Trade War To Give New Lease Of Life To RCEP: India’s Withdrawal Doesn’t Make Sense – Analysis


Amidst media buzz with India withdrawing from RCEP ( Regional Comprehensive Economic Partnership), eyebrows are raised over the timing of withdrawal and its impact on India. It is irony that while RCEP – the largest trade block comprising of 16 nations – received a new lease of life after the global trade war heated up, India is contemplating to pull out from the block. Needless to say, RCEP went morose after missing two target dates of launching.

Interestingly, China is hurrying to conclude the RCEP after the trade war heated up. China tried to gobble up the supports of other members of RCEP , particularly ASEAN countries, to make it day at the end of 2018. India , on the other hand , continues to oppose the launching and has become an important barrier to it. India is reluctant to reduce duty on 90 percent tariff lines. It also unleashed its unhappiness over sideling the market accessibility for service trade, such as IT services and movement of skilled people, where India holds a strength. The major fear for India in reducing the tariff is import from China. India is already reeling under huge trade deficit with China.

Against this backdrop, a special committee has been set up in the country to gauge the benefits and loss of RCEP in the wake of withdrawing from RCEP.

RCEP is significant to India, both from the angles of geostrategic and geo-economy. RCEP is the biggest stakeholder in India’s global trade and economy. It accounts for 20 percent of India’s export and 35 percent of world economy. Today, Indian economy is globally integrated. It looks forward for GVC ( Global Value Chain) operation as an important tool for Make in India initiative through Act East policy. RCEP is a vibrant platform to propel up the Make in India initiative.

India’s interests in RCEP tapered when concerns were heightened over China’s assertion for aggressive exports to India with Trumps triggering trade war. India is the biggest market in RCEP. Paranoid surges for further deepening of trade deficit with China. This led to a point where India was besieged by a re-thought whether it should continue within RCEP.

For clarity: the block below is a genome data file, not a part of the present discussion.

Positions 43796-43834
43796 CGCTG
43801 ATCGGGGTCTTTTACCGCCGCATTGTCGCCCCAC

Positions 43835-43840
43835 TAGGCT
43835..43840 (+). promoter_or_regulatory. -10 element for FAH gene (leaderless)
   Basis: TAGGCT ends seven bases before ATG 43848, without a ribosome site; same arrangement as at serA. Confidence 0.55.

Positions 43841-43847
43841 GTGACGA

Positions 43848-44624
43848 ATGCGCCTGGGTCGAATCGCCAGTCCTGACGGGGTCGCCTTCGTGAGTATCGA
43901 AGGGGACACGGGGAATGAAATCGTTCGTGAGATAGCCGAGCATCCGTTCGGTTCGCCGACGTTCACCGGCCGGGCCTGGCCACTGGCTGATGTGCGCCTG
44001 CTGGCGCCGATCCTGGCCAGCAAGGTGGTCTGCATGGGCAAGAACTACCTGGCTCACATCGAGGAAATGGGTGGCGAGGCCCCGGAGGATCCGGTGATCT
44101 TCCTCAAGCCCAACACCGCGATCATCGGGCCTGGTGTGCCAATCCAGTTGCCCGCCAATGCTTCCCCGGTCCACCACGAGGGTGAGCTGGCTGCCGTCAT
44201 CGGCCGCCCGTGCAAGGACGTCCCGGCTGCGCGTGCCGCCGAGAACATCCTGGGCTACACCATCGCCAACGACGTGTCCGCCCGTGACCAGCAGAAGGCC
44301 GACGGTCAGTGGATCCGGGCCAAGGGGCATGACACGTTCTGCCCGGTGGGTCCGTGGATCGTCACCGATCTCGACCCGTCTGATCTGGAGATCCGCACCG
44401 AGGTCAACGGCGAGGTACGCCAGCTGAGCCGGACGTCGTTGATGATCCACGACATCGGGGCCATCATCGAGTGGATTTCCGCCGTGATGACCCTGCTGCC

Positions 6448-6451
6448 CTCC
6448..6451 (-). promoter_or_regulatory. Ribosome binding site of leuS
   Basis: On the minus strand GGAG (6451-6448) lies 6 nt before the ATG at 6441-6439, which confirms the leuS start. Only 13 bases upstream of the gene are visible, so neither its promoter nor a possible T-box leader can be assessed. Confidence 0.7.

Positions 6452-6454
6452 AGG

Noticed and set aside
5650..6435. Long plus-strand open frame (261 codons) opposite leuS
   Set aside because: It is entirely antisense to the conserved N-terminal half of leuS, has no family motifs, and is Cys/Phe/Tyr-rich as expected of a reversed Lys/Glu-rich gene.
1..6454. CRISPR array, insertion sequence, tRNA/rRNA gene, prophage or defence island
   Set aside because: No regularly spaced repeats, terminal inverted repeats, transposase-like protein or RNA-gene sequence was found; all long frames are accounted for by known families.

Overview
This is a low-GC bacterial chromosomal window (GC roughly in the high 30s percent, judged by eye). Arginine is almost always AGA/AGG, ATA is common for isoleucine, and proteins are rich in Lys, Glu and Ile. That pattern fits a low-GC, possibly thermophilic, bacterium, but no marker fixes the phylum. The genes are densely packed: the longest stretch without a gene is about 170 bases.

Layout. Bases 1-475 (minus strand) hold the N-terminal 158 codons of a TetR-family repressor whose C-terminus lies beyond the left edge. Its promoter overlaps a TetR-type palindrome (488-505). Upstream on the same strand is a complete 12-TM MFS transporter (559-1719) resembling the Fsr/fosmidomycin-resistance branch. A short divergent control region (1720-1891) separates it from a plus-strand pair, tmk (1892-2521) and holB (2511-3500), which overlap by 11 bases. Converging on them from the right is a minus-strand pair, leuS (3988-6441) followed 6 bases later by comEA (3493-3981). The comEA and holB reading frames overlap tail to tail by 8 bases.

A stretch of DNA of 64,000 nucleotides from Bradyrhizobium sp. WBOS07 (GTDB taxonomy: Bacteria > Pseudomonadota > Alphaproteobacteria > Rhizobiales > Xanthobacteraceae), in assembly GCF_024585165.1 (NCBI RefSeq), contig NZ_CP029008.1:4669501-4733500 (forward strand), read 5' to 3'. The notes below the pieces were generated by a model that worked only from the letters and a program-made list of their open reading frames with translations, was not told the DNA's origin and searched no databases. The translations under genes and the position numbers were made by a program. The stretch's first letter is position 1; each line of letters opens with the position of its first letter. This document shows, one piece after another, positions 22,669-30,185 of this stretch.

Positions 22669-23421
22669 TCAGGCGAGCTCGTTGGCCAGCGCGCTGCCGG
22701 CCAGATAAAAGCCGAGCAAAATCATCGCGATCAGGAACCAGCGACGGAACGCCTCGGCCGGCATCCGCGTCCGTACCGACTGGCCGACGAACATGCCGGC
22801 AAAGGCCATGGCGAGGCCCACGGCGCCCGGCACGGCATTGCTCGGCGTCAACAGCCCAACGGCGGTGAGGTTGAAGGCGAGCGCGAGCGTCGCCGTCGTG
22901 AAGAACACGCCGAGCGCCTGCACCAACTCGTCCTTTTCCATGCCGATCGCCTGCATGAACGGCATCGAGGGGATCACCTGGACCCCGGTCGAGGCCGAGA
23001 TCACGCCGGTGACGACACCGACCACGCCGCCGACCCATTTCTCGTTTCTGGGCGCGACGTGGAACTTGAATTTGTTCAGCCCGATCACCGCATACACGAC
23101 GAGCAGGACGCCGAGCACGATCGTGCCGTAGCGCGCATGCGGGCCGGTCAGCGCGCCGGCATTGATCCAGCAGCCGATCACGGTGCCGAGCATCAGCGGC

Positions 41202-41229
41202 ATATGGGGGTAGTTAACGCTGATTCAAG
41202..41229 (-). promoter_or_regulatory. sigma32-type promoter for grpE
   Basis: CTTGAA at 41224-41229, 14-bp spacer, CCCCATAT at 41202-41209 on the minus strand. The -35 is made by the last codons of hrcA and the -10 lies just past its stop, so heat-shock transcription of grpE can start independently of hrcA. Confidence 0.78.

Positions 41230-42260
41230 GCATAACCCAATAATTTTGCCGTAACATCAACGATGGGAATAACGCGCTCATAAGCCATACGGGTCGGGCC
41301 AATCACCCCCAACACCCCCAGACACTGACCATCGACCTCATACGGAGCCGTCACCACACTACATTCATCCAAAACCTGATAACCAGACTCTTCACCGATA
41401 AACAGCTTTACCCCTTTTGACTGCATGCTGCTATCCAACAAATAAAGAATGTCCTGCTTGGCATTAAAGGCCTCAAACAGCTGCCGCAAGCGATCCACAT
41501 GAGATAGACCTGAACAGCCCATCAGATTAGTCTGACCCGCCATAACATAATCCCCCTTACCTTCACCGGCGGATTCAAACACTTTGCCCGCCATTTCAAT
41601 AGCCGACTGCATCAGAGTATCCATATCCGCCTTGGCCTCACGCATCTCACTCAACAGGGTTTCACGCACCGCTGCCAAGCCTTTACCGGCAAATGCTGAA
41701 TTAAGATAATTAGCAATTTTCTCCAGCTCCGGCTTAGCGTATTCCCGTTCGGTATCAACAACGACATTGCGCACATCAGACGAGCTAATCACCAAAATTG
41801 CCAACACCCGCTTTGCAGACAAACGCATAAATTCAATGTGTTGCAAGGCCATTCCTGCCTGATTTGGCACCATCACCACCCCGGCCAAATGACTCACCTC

Nevertheless, there is another face of the trade block which will prove propitious to be within it, even after the trade war intensifies. China fear is portended to be subdued by the trade war and it will give a leeway to India to expand its exports to China. Big scope will emerge for India’s exports of agricultural and animal husbandry products to China , which will offset the wide trade deficit between the two countries, , according to some pockets of think tanks.

USA is the main exporter of agricultural products to China. With the imposition of high tariff on USA’s agricultural products by China as a retaliatory measure, India’s market accessibility of agricultural products in China will surge. For instance, China is the biggest importer of soybean in the world and USA is the biggest export of it to China. Given the USA exports shrinking due to high tariff by China, new space will be created for India’s export to China, owing to duty reduction under RCEP. India is the fourth biggest exporter of soybean meal in the world.